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VOLUME 21 , ISSUE 4 ( 2017 ) > List of Articles
Prakash Vipul, Consul Shuchi, Agarwal Avinash, Gutch Manish, Kumar Sukriti, Prakash Ved
Keywords : Hospital stay, sepsis, Vitamin D deficiency
Citation Information : Vipul P, Shuchi C, Avinash A, Manish G, Sukriti K, Ved P. Correlation of serum vitamin D level with mortality in patients with sepsis. Indian J Crit Care Med 2017; 21 (4):199-204.
License: CC BY-ND 3.0
Published Online: 01-04-2017
Copyright Statement: Copyright © 2017; The Author(s).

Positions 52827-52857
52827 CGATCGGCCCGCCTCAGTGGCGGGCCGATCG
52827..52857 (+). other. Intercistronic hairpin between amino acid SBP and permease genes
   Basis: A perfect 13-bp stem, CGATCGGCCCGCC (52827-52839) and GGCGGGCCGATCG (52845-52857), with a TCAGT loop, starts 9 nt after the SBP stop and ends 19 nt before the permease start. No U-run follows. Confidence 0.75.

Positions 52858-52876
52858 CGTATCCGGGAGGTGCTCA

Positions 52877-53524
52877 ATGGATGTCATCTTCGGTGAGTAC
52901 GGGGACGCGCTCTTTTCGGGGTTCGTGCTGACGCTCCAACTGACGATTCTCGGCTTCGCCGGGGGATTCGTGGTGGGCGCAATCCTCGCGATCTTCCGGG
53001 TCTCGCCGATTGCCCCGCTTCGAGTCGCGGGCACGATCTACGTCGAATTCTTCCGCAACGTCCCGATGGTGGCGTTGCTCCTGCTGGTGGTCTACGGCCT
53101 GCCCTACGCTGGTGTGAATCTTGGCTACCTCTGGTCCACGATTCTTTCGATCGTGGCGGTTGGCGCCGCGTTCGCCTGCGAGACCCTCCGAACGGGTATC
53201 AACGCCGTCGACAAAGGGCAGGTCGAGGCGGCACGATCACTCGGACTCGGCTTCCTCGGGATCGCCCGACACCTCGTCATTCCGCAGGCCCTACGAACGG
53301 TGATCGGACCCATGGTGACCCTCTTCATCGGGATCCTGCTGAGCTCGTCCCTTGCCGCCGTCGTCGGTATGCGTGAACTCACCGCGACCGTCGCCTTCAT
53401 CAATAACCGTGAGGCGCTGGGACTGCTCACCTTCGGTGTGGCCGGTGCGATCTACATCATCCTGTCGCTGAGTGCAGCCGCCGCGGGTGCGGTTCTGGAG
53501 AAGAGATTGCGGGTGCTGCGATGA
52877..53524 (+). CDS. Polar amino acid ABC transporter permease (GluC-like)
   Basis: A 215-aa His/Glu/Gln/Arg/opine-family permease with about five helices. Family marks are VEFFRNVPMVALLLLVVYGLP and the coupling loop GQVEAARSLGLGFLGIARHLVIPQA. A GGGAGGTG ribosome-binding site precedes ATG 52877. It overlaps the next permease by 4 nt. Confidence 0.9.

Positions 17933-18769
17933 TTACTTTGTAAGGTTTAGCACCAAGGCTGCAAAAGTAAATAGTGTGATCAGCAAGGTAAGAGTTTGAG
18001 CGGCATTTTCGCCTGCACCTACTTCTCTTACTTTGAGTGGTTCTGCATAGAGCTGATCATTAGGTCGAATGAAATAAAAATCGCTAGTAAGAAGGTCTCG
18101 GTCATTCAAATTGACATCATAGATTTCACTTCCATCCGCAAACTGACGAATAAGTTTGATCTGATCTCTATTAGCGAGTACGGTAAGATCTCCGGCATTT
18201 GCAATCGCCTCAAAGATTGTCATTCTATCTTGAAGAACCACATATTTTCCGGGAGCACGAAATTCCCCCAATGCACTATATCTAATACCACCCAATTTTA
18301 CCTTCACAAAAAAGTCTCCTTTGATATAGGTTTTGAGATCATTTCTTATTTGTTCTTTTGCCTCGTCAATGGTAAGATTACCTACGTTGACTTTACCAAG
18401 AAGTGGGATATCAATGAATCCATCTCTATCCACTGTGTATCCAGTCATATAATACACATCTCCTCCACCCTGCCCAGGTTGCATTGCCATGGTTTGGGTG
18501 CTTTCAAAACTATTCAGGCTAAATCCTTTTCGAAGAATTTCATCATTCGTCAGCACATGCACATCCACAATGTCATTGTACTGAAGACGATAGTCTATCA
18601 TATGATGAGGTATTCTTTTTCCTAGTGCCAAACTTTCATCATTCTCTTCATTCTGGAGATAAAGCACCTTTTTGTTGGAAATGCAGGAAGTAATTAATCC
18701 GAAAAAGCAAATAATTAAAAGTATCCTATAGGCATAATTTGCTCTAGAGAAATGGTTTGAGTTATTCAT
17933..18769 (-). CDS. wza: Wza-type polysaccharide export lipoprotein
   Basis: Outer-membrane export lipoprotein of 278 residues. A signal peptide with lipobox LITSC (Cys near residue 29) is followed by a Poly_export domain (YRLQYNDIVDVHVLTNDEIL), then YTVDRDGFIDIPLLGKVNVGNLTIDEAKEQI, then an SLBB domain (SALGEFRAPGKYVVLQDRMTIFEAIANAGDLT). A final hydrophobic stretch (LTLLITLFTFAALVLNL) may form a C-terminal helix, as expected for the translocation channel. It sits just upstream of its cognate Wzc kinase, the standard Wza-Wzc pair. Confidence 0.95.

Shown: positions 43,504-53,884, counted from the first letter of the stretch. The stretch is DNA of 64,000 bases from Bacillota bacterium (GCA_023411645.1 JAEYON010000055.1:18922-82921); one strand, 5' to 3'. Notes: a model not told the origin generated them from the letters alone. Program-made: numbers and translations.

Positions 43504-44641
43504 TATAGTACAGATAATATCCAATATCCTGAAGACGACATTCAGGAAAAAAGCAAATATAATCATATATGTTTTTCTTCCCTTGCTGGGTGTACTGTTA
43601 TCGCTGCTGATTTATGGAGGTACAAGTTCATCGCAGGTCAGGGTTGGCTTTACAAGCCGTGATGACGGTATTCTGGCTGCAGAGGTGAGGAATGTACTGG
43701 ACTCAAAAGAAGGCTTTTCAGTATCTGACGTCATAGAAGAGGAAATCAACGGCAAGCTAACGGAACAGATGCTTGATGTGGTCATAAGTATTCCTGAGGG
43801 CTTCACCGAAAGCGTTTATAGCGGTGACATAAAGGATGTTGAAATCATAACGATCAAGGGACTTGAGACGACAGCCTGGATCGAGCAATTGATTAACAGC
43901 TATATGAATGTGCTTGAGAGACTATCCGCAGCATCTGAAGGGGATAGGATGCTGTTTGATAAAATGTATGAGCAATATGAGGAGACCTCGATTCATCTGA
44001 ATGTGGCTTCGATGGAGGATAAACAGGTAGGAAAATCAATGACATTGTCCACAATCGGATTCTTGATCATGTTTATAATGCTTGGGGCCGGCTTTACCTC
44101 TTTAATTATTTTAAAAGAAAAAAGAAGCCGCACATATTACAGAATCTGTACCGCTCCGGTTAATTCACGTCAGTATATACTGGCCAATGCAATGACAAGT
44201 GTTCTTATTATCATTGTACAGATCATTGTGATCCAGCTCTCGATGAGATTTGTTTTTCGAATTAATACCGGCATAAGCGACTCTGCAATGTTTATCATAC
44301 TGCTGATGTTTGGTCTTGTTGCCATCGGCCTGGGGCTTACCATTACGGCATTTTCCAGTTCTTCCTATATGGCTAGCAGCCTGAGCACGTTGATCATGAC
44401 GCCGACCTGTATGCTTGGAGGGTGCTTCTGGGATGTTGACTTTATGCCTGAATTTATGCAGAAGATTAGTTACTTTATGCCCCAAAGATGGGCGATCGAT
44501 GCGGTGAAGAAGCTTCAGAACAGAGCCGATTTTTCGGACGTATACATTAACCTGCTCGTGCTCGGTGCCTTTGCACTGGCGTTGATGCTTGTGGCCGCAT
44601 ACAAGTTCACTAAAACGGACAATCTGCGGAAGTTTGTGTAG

Background: Sepsis is the leading cause of mortality in the critically ill. Recently, it has been found in many studies that many trace elements and nutrients do have an effect on human body and if supplemented can improve the prognosis in patients with sepsis. Aim and Objectives: Primary Objective: Whether low Vitamin D is associated with mortality. Secondary Objective: To find out association of low Vitamin D levels and morbidity in terms of length of hospital and Intensive Care Unit (ICU) stay. Subjects and Methods: Following ethical approval, consent will be sought from either the patient or assent from a near relative. Successive patients admitted to the medical emergency and ICU at tertiary care health center who fulfill the following criteria for sepsis, within a 24 h time window, were included in the study. Results: Among 88 patients evaluated in our study 15 patients (18.2%) were found to have adequate Vitamin D levels and seven patients (8%) were found insufficient and rest 52 patients (73.9%) were found deficient in Vitamin D. Age of the patients ranged between 18 and 82 years with mean (±standard deviation) 45.02 ± 17.69 years. Mean Vitamin D level was found significantly higher among patients with positive outcome than those with unfavorable outcome (expiry) (t = 2.075, P = 0.04). On comparison of the length of hospital stay (morbidity) with Vitamin D levels, we found statistically significant inverse relation between Vitamin D levels and length of hospital stay. Conclusion: Vitamin D deficiency leads to increased risk of mortality in the critically ill along with prolonged hospital stay.
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